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View Full Version : Are surface specialists coming through at the GS's?


TomTennis
Jul 3rd, 2005, 07:17 PM
Australian Open 2005- Serena Williams wins for the second time. Marat Safin wins after reaching the final for the third time.

French Open- Justiene Henin-Hardenne is known for great clay court play, and wins for the second time. Rafeal Nadal continues his clay court dominance with a first GS title.

Wimbledon 2005- Venus Williams wins for the third time in her fifth final in the past six years. Roger Federer wins for the third time in his third final.




Is it fair to say that these players are the best on their surface!??? Are they shining like this for a reason or just mere conincidence that they were playing the best for those 2 weeks of the year????

KoOlMaNsEaN
Jul 3rd, 2005, 08:05 PM
i dont think there are surface specialists in tennis. most of them are all rounders

SJW
Jul 3rd, 2005, 08:13 PM
most of them are all rounders yes. but i think Serena is the best hardcourter, Justine the best clay courter and Venus the best grass courter so maybe there's something in that.

VeeReeDavJCap81
Jul 3rd, 2005, 08:16 PM
Seems like it....so that means Lindsay should win the US Open.

njnetswill
Jul 3rd, 2005, 08:32 PM
On the men's side there are obvious specialists who do better in their Grand Slam of choice. (Mainly Grass of Wimbledon and Clay of Roland Garros). But on the women's side, the draw is more or less predictable based on rankings, not surface "specialists".

KoOlMaNsEaN
Jul 3rd, 2005, 08:40 PM
Your right but its not like the atp where players are only good on clay

Fingon
Jul 3rd, 2005, 08:51 PM
I don't think so,

you can't say surface specialist as all those players are good on several surfaces (and have proven it).

And if you see previous winners, very rarely a player not considered "good" at that surface won.
Wimbledon going backwards
Venus, Maria, Serena, Serena, Venus, Venus, Lindsay, Novotna, Hingis.

until you get to Hingis, all winners were considered "grass specialists" or at least very good on grass.

French Open:

Justine, Myskina, Justine, Serena, Jennifer, Mary, Steffi, Arantxa, Iva, Steffi ...

All considered good claycourters except Serena and Jennifer.

Australian Open is more difficult to say, because all players are supposed to play ok on hardcourts, it's more a play leveling surface (or rebound ace whatever).

VeeReeDavJCap81
Jul 3rd, 2005, 08:56 PM
I don't think so,

you can't say surface specialist as all those players are good on several surfaces (and have proven it).

And if you see previous winners, very rarely a player not considered "good" at that surface won.
Wimbledon going backwards
Venus, Maria, Serena, Serena, Venus, Venus, Lindsay, Novotna, Hingis.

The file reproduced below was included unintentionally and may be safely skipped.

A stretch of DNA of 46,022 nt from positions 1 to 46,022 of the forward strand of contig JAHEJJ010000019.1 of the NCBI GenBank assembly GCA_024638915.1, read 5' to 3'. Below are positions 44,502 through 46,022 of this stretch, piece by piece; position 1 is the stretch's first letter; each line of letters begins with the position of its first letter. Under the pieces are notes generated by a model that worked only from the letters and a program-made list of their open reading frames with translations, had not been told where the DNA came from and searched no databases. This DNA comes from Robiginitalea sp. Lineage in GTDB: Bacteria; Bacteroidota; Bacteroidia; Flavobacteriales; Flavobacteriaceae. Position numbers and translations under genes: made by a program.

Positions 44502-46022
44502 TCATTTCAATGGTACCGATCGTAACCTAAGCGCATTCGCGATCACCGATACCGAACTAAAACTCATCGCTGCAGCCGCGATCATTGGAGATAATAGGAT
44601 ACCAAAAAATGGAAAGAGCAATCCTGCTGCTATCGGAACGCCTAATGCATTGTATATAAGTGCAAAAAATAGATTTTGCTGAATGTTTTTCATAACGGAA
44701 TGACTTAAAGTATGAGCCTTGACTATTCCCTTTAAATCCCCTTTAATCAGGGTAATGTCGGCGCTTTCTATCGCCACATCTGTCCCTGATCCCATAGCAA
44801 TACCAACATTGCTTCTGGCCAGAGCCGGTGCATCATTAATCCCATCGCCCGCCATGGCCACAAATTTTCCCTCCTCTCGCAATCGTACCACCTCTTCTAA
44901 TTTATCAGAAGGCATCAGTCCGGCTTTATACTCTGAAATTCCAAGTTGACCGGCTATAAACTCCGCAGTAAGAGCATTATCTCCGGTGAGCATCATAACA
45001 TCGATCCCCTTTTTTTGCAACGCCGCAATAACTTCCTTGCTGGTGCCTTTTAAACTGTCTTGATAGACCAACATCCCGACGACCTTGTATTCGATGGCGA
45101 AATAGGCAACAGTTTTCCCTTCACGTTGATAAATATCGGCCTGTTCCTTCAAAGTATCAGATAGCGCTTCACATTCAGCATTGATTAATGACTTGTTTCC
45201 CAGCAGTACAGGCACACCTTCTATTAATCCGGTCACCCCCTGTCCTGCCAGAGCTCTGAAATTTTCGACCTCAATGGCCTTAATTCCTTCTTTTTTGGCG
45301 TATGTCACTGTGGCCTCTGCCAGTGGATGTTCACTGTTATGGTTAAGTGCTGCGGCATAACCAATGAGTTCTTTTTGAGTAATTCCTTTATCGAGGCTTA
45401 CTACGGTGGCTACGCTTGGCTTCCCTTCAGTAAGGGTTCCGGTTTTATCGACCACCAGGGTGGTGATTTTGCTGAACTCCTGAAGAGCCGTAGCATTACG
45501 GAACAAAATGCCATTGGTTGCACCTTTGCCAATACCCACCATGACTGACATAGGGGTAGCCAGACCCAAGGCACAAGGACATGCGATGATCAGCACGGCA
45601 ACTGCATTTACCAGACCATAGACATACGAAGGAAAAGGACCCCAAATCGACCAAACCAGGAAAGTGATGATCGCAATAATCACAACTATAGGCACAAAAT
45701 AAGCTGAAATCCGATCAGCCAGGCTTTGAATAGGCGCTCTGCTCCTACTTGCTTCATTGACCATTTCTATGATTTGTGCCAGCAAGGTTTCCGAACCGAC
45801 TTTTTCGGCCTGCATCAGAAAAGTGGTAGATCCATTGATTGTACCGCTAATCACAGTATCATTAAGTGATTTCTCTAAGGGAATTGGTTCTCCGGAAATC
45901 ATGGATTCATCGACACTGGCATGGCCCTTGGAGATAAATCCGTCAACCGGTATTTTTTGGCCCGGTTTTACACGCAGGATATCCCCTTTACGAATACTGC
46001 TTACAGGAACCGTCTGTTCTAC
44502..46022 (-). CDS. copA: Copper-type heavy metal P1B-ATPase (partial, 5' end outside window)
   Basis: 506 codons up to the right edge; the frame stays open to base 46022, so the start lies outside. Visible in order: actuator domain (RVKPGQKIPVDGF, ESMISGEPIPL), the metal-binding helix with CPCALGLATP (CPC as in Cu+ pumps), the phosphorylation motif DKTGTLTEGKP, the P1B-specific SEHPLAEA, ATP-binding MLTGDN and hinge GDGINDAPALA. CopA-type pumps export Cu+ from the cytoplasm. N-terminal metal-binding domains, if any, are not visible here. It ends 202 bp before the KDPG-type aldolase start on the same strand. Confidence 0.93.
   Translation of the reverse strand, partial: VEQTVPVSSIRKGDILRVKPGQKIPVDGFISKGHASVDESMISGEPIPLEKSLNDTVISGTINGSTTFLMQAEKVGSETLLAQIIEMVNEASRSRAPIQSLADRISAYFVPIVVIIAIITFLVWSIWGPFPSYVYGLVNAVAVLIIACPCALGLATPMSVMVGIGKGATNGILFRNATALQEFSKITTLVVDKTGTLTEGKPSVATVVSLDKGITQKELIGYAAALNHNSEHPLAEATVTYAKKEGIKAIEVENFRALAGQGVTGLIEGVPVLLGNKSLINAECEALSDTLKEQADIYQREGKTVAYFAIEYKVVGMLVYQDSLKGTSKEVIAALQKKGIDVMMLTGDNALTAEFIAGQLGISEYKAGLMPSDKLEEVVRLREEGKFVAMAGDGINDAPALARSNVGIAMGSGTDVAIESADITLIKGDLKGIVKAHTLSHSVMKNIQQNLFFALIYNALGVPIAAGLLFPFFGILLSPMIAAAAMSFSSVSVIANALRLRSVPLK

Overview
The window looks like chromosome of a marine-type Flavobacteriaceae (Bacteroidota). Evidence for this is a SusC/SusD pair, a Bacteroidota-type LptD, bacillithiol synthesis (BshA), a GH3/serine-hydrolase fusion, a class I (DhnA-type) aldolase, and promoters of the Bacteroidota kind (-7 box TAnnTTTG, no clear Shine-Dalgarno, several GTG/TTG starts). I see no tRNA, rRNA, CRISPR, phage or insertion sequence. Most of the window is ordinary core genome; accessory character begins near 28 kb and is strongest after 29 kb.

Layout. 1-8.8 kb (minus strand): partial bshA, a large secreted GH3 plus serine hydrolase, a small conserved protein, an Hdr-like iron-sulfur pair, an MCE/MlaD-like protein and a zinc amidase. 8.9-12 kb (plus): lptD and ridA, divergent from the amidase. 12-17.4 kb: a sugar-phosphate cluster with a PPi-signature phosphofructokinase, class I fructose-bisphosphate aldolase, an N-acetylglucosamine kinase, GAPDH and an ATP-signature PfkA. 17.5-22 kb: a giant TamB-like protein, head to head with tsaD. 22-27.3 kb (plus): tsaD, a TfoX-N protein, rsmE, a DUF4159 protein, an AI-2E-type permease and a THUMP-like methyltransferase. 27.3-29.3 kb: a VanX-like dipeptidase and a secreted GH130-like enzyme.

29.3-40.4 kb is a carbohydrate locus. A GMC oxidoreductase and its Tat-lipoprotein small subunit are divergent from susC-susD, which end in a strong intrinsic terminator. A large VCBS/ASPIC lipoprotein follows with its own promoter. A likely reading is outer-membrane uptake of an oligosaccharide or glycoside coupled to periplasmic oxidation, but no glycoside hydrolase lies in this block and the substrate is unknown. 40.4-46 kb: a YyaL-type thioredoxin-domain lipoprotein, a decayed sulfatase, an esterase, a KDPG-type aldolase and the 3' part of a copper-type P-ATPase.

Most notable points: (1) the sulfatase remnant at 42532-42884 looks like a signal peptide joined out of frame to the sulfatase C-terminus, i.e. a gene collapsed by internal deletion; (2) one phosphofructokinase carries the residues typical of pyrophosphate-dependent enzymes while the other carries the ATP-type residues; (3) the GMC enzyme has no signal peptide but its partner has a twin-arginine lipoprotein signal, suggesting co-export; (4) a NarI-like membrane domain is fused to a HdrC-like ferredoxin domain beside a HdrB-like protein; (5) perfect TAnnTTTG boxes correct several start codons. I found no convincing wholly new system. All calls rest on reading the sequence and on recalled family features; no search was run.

until you get to Hingis, all winners were considered "grass specialists" or at least very good on grass.

French Open:

Justine, Myskina, Justine, Serena, Jennifer, Mary, Steffi, Arantxa, Iva, Steffi ...

All considered good claycourters except Serena and Jennifer.

Australian Open is more difficult to say, because all players are supposed to play ok on hardcourts, it's more a play leveling surface (or rebound ace whatever).

I disagree with you about Jennifer. She's a great clay courter.

manu
Jul 3rd, 2005, 09:04 PM
I disagree with you about Jennifer. She's a great clay courter.

I agree, I was about to say the same thing: Jen is a very decent claycourter, no? I would consider Anastasia Myskina much less of a claycourt specialist: besides her 2004 win, she's made 4 first round exits and 1 second round! Her all-time record at the FO stands at 8-5, whereas Jennifer's record is 39-10 (with 3 4th rounds, 2 QFs, 2 semi's and a win), her best Slam record after AO.

Fingon
Jul 3rd, 2005, 09:07 PM
I disagree with you about Jennifer. She's a great clay courter.

I don't disagree with that, but she was never "perceived" as a great claycourter.

Serena could also play great on clay, her wins at Rome and RG prove it. But neither is considered a great claycourt player.

SJW
Jul 3rd, 2005, 09:09 PM
i perceived Jen as the best clay courter out of the Americans :shrug: her record is pretty good on the dirty stuff.

manu
Jul 3rd, 2005, 09:12 PM
IMO Wimbledon and Roland Garros will always be more likely to have surface specialists come out as winners, because these are the Slams with the most extreme surfaces. It's more even for the US Open and especially the Australian Open, which supports the most all-around surface. I'm not sure, but I think rebound ace is some kind of an if only slightly slower hardcourt. So it keeps a perfect balance between fast- and slow-court specialists.

Fingon
Jul 3rd, 2005, 09:12 PM
i perceived Jen as the best clay courter out of the Americans :shrug: her record is pretty good on the dirty stuff.

out of the americans is the key phrase here.

bobcat
Jul 3rd, 2005, 09:12 PM
Hmm, Jennifer grew up playing on Florida clay and did beat Graf and ASV on red clay to win the Olympics, so I think she was always considered a very good clay court player. She moves pretty naturally on it, that's for sure, unlike Serena.

sartrista7
Jul 3rd, 2005, 09:14 PM
I don't disagree with that, but she was never "perceived" as a great claycourter.

Serena could also play great on clay, her wins at Rome and RG prove it. But neither is considered a great claycourt player.

But that's because Serena's greatest accomplishments have consistently come on faster surfaces. Capriati's had her best results on clay and slow hard courts throughout her career.